During the week of October 26th of 2020, Australian scientists found the detached coral reef which exceeds the height of the Empire State Building and the Eiffel Tower. It’s the first discovery of it’s kind in over 100 years and it’s HUGE! At just over one third of a mile tall and just under one mile wide.
The “Blade Shaped” reef lies about 131 feet below the surface of the ocean. How did this discovery come about? On October 20th of 2020, a team of scientists from James Cook University, led by Dr. Robin Beaman, were mapping the northern seafloor of the Great Barrier Reef on board the institute’s research vessel Falkor, when they made the discovery.
The reef was found thriving with a “blizzard of fish” in a healthy ecosystem according to Dr. Beaman. Using the underwater robot known as SuBastian, the scientists filmed their exploration of the new reef, collecting marine samples along the way, which will be archived and placed in the Queensland Museum and the Museum of Tropical Queensland.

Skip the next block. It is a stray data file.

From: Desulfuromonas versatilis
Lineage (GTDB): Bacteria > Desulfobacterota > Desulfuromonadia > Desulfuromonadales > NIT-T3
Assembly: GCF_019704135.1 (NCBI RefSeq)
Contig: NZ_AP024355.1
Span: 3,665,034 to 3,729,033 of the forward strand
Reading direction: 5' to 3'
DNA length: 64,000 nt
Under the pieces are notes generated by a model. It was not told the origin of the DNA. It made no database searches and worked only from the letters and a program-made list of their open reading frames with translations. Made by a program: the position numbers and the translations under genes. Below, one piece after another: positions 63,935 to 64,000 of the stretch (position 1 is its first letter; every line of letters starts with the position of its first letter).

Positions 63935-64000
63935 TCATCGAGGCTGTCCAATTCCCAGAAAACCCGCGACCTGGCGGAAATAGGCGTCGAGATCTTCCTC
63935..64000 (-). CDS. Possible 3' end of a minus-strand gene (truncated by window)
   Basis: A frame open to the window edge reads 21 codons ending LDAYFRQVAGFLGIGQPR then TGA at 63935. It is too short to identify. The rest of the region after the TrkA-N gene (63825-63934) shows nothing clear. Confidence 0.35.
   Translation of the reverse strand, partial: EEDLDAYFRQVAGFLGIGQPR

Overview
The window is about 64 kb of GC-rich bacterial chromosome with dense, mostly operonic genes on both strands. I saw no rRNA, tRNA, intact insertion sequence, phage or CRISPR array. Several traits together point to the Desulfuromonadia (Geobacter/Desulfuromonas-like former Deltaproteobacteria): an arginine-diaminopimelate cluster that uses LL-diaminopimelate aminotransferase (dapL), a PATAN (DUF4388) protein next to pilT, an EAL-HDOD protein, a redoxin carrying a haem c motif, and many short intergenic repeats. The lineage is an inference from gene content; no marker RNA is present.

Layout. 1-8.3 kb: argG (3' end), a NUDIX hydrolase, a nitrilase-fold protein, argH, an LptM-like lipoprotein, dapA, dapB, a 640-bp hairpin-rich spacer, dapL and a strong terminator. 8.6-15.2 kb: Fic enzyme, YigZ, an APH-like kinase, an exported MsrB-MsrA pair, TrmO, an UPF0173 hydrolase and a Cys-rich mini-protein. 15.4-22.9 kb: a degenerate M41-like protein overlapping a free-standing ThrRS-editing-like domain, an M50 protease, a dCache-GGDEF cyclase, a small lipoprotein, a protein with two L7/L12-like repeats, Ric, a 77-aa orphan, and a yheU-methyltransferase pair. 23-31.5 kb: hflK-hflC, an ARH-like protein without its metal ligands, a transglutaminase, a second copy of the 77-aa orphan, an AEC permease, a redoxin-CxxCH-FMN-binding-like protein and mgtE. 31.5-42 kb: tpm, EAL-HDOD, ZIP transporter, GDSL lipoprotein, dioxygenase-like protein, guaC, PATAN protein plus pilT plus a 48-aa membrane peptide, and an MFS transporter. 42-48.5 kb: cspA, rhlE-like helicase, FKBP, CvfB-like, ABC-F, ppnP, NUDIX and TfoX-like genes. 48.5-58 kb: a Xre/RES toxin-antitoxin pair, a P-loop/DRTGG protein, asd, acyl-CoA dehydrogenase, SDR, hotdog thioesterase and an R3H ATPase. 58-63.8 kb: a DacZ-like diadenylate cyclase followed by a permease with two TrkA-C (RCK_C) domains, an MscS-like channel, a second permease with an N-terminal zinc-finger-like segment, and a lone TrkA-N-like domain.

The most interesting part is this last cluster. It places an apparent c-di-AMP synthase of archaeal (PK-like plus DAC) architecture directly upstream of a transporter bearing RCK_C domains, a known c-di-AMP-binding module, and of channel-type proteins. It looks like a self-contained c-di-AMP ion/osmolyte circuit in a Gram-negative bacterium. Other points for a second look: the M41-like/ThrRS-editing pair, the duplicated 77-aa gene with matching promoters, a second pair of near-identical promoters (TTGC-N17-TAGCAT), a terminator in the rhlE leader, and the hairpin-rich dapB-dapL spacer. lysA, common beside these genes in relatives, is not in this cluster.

The discovery comes after a study earlier in October of 2020 found the Great Barrier Reef had lost more than half its coral in the last three decades. Although the northern section of the Great Barrier Reef suffered from bleaching event in 2016, Dr. Beaman said this detached reef didn’t display any evidence of damage.
Since this reef is likely millions of years old, it may hold some vital information about the history of the coral reefs in the area. This information may be vital in helping us to better understand things like bleaching events and maybe even the factors that caused them before humans roamed the Earth.